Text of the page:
Lecture 4 Options & Option trading strategies


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1 Lecture 4 Options & Option trading strategies * Option strategies can be divided into three main categories: Taking a position in an option and the underlying asset; A spread which involved taking a position in two or more options of the same type; and, A combination which involved taking a position in a mixture of call and put options. 1. Option basics  Call option: * Long (holder): right but not obligation to buy, pay off = max(st X, 0) * Short (writer, receive premium): obligated to sell, pay off = min(x ST, 0)  Put option: * Long (holder): right but not obligation to sell, pay off = max(x ST, 0) * Short (writer, receive premium): obligated to buy, pay off = min(st X, 0) *profit payoff, profit includes premium  Moneyness a. At the money: St = X b. In the money: Exercise option  Call: St>X Put: St<X c. Out of the money: Not exercise option  Call: St<X Put: St>X 2. Assets underlying options 2.1 Stock options (on exchange) (American) 2.2 Foreign currency options (OTC & on exchange) (European/American) 2.3 Index options (x$25)(otc & on exchange) (S&P500, S&P100, ASX200) 2.4 Futures options (double derivative)  Matures just before the delivery period in the futures contract  Call options: the holder acquires a long position in the underlying futures contract + a cash amount equal to the excess of the futures price over the strike price  Put options: the holder acquires a short position in the underlying futures contract + a cash amount equal to the excess of the strike price over the futures price 3. Dividends & stock splits Suppose you own N options with a strike price of X : No adjustments are made to the option terms for cash dividends. When there is an n for m stock split, strike price: mx/n # options: nn/m Stock dividends are handled in a manner similar to stock splits. 4. Extended option topics 4.1 Warrants: Warrants are options that are issued (or written) by a corporation or a financial institution. The number of warrants outstanding is determined by the size of the original issue & changes only when they are exercised or when they expire. 1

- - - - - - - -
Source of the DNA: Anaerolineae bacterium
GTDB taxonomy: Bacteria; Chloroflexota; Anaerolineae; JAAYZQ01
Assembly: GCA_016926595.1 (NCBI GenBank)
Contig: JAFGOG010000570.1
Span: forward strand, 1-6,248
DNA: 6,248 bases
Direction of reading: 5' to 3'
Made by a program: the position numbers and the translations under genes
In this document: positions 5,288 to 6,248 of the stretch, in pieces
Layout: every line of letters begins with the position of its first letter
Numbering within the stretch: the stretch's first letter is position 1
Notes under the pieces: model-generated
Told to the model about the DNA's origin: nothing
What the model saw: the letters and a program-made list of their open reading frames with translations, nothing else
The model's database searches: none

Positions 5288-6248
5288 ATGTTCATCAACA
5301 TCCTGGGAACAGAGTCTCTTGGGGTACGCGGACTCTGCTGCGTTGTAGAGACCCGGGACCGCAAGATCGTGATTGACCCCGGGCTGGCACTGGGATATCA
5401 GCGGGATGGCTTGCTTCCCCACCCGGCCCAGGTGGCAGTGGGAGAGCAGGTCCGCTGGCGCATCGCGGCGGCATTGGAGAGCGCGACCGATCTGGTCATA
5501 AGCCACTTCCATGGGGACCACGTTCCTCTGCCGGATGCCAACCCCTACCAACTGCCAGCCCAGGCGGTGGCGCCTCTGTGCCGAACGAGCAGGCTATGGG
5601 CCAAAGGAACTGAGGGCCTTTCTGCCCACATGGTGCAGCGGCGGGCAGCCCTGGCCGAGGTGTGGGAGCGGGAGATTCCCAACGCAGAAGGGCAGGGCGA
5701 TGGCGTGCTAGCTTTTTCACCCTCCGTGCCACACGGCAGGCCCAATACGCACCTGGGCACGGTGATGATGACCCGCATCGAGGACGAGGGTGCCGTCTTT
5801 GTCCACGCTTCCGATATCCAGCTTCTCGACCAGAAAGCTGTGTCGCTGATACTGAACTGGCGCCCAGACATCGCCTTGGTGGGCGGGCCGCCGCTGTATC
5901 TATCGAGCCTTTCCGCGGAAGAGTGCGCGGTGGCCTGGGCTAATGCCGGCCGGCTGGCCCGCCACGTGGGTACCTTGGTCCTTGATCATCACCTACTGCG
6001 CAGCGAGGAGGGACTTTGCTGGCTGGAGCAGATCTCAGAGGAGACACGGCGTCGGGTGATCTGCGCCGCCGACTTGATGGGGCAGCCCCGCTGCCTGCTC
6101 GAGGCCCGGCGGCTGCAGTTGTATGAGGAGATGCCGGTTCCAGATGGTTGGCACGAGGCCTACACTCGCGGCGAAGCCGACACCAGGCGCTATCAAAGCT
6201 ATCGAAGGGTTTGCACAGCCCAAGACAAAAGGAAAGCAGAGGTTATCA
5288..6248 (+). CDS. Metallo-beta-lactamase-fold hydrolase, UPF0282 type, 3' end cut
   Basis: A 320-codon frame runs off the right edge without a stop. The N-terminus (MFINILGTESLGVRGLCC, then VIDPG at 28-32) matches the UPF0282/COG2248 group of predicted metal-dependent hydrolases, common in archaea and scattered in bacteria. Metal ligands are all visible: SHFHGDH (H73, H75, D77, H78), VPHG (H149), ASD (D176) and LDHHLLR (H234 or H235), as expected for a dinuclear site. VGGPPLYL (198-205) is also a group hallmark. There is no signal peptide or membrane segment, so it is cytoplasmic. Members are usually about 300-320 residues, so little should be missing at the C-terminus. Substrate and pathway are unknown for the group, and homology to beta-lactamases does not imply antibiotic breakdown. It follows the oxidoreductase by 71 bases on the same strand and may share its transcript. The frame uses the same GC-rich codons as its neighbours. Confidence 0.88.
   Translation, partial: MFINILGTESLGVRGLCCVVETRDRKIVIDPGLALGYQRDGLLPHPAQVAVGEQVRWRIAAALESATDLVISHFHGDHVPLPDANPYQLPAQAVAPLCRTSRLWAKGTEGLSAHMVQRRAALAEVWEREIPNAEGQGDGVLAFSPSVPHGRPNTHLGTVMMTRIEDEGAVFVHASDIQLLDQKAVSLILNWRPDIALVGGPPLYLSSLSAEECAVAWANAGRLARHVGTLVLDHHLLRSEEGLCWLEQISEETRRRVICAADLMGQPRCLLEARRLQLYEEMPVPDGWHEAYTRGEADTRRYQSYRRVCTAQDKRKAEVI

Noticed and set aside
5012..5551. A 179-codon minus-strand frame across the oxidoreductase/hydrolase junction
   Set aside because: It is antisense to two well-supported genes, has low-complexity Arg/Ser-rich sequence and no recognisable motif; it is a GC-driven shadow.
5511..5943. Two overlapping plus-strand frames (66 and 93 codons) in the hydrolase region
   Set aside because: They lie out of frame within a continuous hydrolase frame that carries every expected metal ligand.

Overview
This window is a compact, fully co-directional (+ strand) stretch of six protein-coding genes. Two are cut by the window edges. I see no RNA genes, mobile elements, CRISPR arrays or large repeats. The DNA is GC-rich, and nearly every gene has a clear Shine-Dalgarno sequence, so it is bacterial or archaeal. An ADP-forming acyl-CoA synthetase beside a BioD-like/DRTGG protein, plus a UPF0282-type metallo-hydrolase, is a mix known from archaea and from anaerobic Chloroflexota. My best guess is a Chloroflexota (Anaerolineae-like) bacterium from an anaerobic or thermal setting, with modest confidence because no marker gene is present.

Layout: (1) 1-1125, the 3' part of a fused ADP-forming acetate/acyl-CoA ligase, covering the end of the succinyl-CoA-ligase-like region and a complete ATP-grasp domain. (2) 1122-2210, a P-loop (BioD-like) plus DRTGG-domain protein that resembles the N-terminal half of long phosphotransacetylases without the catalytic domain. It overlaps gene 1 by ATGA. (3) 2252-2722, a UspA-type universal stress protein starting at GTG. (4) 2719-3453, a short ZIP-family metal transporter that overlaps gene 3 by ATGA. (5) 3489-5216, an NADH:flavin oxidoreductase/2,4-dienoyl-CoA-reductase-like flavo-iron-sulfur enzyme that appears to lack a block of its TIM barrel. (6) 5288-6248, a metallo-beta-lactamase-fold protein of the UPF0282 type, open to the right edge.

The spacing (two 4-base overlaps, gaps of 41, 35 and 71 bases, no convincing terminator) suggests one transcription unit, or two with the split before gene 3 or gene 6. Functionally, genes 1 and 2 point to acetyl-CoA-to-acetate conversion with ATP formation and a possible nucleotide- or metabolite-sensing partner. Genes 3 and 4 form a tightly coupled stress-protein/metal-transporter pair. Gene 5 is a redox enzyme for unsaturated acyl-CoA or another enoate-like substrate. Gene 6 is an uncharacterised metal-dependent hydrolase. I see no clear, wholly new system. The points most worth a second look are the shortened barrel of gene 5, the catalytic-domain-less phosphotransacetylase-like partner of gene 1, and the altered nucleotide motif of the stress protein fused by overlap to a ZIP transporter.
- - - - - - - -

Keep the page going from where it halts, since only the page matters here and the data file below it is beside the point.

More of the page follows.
2 When call warrants are issued by a corporation on its own stock, exercise will lead to new treasury stock being issued. Primary offering, new capital raised to the firm 4.2 Executive stock options (call options) Issued by a company to its executives as a performance incentive. When the option is exercised the company issues more stock. Options are usually out of the money when issued to incentivise executives to increase the share price of the company. They usually become vested after a period of time, and cannot be sold by the executive. They often last for as long as 10 or 15 years. 4.3 Convertible bonds Regular bonds that can be exchanged for equity at certain times in the future Very often a convertible is callable. The call provision is a way in which the issuer can force conversion at a time earlier than the holder might otherwise choose. 5. Stock option properties  Notations: What will happen to the option price if increases? An American option is worth at least as much as the corresponding European option. C c, P p 6. Option bounds 6.1 Upper bounds  Call options: No matter what happens, the option can never be worth more than the stock. c S0 and C S0  Put options: No matter how low the stock price becomes, the option can never be worth more than X. Hence: 2